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Bandier v. Tim Blenk Tree Care

December 9, 2008


In an action to recover damages for breach of contract and negligence, the plaintiff appeals from an order of the Supreme Court, Suffolk County (R. Doyle, J.), dated July 24, 2007, which granted the defendant's motion for summary judgment dismissing the complaint.

Published by New York State Law Reporting Bureau pursuant to Judiciary Law § 431.

This opinion is uncorrected and subject to revision before publication in the Official Reports.


(Index No. 16141/05)


ORDERED that the order is affirmed, with costs.

The plaintiff owns an estate in Southampton which is bordered by tall privet hedges and round privet bushes. In February 2004 the defendant entered into a plant management contract to maintain the plaintiff's estate. Under the terms of the contract, the defendant was required to have a trained diagnostician periodically visit the plaintiff's estate in order to inspect trees and shrubs for insect and disease activity, treat controllable insect and disease problems, and make recommendations for additional services that might increase the vigor of the plants. During the summer of 2004, while the contract was in effect, the plaintiff's privet hedges and bushes suffered from an infestation of prunicola scale, an insect which pierces the leaves or stems of plants and sucks out their juices. Other properties in Southampton also suffered from an unprecedented level of scale infestation in the summer of 2004, prompting the local horticultural community to develop new strategies and techniques to control the pest. The plaintiff alleges that the scale infestation caused such extensive damage to his privet hedges and bushes that many of them had to be replaced.

The plaintiff subsequently commenced this action alleging that the defendant had breached the plant management contract by failing to adequately monitor the privet hedges and bushes on his property and treat them for scale infestation. The plaintiff also sought damages on the theory that the defendant had negligently caused the scale infestation by heavily spraying the property to treat another type of insect infestation. After depositions were conducted, the defendant moved for summary judgment, contending that it properly diagnosed the scale outbreak on the plaintiff's property and treated it in accordance with prevailing horticultural industry standards. In support of the motion, the defendant submitted an expert affidavit from a consulting arborist who concluded, inter alia, that neither the defendant's maintenance practices nor its use of pesticides directly or indirectly damaged the plaintiff's hedges and bushes. In opposition to the motion, the plaintiff contended that the defendant had failed to detect the scale outbreak at a point when it could have been effectively treated, and exacerbated the problem by spraying for another insect which was a natural predator of scale. The Supreme Court granted the defendant's motion, and we affirm.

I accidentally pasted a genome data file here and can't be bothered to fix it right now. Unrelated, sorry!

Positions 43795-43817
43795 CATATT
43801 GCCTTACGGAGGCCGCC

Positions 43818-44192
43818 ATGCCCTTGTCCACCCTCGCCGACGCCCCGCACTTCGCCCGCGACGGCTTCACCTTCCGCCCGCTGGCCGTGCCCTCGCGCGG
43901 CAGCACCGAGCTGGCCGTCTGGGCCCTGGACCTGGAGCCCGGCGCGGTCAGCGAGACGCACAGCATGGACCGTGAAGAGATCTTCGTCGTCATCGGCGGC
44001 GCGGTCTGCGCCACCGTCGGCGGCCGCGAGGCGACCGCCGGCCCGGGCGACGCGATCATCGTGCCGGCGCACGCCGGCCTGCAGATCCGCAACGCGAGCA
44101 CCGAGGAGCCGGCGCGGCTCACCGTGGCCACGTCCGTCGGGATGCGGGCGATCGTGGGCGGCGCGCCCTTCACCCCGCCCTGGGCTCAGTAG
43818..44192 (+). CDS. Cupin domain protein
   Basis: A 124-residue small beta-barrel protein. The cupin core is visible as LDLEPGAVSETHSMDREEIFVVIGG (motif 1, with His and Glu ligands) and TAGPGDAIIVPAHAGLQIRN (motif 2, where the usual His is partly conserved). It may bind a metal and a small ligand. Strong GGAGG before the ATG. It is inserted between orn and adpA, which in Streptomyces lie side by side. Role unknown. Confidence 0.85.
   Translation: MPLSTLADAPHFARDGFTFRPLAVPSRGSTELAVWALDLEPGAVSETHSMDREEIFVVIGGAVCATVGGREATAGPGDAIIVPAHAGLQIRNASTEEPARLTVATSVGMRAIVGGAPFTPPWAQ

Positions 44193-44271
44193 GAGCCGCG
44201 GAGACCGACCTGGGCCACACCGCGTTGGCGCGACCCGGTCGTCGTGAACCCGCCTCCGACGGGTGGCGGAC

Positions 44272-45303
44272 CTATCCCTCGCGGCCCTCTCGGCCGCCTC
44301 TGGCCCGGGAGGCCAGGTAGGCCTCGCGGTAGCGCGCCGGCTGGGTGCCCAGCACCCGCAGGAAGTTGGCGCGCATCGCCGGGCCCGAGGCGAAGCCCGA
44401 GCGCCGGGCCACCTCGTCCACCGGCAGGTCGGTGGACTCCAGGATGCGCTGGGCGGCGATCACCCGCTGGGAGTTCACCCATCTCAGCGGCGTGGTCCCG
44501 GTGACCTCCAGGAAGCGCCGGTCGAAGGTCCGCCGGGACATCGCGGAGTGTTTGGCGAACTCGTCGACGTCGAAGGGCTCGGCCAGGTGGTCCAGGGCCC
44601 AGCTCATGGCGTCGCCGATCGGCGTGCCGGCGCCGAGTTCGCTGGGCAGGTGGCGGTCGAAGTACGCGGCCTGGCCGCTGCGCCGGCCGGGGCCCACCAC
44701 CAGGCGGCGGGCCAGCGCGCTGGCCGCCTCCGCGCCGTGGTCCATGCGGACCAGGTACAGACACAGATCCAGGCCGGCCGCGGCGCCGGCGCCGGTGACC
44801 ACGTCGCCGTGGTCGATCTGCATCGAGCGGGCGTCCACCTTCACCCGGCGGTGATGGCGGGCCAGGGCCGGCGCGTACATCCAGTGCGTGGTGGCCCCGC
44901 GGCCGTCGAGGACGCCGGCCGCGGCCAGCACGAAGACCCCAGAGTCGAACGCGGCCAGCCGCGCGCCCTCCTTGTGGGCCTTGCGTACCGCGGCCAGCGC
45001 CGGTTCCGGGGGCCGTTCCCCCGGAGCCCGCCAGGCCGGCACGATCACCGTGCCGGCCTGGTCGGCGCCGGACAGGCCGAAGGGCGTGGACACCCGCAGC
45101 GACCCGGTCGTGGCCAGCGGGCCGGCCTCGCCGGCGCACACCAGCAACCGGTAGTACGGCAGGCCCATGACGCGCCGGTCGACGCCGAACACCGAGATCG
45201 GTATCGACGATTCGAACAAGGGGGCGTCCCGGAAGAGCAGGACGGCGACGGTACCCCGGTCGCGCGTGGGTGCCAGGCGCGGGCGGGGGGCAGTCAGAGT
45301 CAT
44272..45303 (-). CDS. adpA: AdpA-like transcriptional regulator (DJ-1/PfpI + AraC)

"A person charged with performing work under a contract must exercise reasonable skill and care in performing the work and negligent performance of the work may give rise to actions in tort and for breach of contract" (International Fid. Ins. Co. v Gaco W., 229 AD2d 471, 474; see Larchmont Nurseries, Inc. v Daly, 33 AD3d 872, 874). Here, the defendant made a prima facie showing that it could not be held liable on theories of breach of contract or negligence by submitting evidentiary proof that it provided the horticultural services required by the subject contract, and that it performed these services with reasonable care and competence in accordance with accepted protocol employed by professionals in the horticultural field (see Milau Assoc. v North Ave. Dev. Corp., 42 NY2d 482, 486). The defendant's evidentiary submissions demonstrated that its use of pesticides did not cause or exacerbate the scale problem on the plaintiff's property, that it utilized all conventional methods known in the summer of 2004 to control the scale outbreak, that other professionals used the same methods, and that the same scale control methods were used on the plaintiff's property the following summer by the company hired to replace it. In opposition to the motion, the plaintiff failed to come forward with evidentiary proof to support his claims that the defendant negligently caused or exacerbated the scale problem by its use of pesticides, or that scale infestation was apparent in the spring of 2004, and industry protocol as it then existed required scale to be treated in the spring when the insects were at their nymph stage.

MASTRO, J.P., RIVERA, FISHER and ENG, JJ., concur.


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